The three front-runners in the contest for the Republican lieutenant governor's nomination in Virginia sharpened the battle lines in their campaigns last night during their first debate in Northern Virginia.
Richard A. Viguerie, a pioneer in direct-mail campaigning for conservative causes and candidates, leaned heavily on his role in national politics to boost his first campaign for a state office and to separate his candidacy from his opponents.
Former Virginia attorney general J. Marshall Coleman of McLean and state Sen. John Chichester of Fredericksburg targeted more traditional issues.
Coleman hammered at problems of mismanagement in the state's prisons, which he blamed on a "lack of leadership" by the present administration of Democrat Charles S. Robb. Robb beat Coleman for the governorship four years ago.
Chichester, in his first statewide race, said he would concentrate his energies on attracting new business to the state.
Two other candidates in the five-man race -- State Del. A.R. "Pete" Geisen of Augusta County and Washington lobbyist Maurice Dawkins of Springfield -- did not participate in the debate at the Lyon Village Community Center, which was sponsored by the Arlington Area Young Republicans.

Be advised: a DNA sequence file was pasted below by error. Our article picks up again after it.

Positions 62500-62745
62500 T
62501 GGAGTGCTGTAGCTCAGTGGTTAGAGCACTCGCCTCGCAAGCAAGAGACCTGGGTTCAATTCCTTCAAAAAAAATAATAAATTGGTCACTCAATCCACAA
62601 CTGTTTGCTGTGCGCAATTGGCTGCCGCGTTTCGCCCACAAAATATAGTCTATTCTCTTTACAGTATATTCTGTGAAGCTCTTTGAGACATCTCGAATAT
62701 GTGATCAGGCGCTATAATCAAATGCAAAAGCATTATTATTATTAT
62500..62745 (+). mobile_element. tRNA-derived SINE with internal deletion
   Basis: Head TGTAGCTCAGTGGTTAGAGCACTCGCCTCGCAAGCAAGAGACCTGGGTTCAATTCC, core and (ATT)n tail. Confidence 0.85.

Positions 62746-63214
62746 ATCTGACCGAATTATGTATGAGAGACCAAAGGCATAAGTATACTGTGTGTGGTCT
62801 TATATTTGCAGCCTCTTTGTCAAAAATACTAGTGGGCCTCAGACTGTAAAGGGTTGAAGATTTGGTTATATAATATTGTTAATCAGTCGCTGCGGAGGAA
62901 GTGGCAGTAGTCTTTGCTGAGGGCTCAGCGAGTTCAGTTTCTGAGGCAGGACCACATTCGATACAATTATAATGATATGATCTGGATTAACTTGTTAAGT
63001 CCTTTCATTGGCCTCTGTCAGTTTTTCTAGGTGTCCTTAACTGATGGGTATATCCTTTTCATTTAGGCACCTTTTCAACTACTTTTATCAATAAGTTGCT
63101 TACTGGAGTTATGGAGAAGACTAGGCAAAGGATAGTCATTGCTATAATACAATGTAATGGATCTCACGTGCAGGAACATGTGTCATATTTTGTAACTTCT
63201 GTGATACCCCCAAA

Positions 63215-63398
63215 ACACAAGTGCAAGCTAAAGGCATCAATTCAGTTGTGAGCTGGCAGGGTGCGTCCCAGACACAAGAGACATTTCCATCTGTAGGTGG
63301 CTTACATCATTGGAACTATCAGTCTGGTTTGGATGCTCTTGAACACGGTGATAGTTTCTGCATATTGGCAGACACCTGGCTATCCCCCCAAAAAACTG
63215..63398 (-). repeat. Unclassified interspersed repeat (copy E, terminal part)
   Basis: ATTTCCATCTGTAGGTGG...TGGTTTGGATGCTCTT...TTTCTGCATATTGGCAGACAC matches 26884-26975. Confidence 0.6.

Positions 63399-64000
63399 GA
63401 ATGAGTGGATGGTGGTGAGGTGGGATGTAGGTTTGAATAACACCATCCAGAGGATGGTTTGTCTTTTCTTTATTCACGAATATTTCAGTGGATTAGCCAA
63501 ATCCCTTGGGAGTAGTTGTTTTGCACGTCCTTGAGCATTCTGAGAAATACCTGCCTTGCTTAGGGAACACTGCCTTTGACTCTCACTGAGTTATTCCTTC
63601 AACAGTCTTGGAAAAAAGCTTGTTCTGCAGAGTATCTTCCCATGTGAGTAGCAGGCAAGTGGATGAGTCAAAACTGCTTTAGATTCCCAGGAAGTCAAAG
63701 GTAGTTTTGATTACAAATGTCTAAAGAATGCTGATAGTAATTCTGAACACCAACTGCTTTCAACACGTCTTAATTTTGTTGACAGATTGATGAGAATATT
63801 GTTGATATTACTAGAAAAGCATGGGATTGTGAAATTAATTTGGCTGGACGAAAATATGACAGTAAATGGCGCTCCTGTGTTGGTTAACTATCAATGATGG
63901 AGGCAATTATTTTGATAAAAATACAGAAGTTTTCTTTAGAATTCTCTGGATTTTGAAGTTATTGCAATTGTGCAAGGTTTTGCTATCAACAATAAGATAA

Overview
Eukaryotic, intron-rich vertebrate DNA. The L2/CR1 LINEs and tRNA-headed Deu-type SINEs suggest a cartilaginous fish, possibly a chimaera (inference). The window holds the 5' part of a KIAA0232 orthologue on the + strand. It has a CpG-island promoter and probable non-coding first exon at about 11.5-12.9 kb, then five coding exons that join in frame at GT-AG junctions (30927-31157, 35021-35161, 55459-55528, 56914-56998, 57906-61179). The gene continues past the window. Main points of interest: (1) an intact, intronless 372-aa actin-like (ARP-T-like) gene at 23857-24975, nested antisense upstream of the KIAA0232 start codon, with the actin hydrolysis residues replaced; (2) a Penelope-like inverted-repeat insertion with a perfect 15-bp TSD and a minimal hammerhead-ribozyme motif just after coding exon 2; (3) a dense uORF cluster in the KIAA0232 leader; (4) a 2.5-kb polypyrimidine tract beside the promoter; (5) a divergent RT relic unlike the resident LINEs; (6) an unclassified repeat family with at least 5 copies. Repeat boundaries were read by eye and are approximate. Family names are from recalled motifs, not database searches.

Although the candidates shied away from attacking each other during the 80-minute debate, they were quick to seize on issues that separate them in a campaign that has been overshadowed by a fierce race for the Republican gubernatorial nomination.
Viguerie, who arrived 45 minutes late because of a fund-raiser for him at his McLean home, tried to deflect criticism of his entry into statewide politics. "I've been on the cutting edge of the issues of concern to the people of Virginia," he said. "No one has done more across the country -- I hate to be immodest -- to elect Republicans than myself." Frequently during questioning before the audience of about 100, Viguerie turned questions on local issues into answers addressing national concerns.
In contrast, Coleman and Chichester dwelled on their experience within state government. "The crisis and chaos in the state's prisons has been due to a lack of leadership," charged Coleman, continuing his criticism of Robb on the issue that began with the escape of six death-row inmates from the state's Mecklenburg Correctional Center last spring.
"I have chosen economic development as an issue," said Chichester who said he would spend much of his time as lieutenant governor traveling the state and trying to lure new industry into Virginia.
And each of the candidates said that he strongly opposed abortion.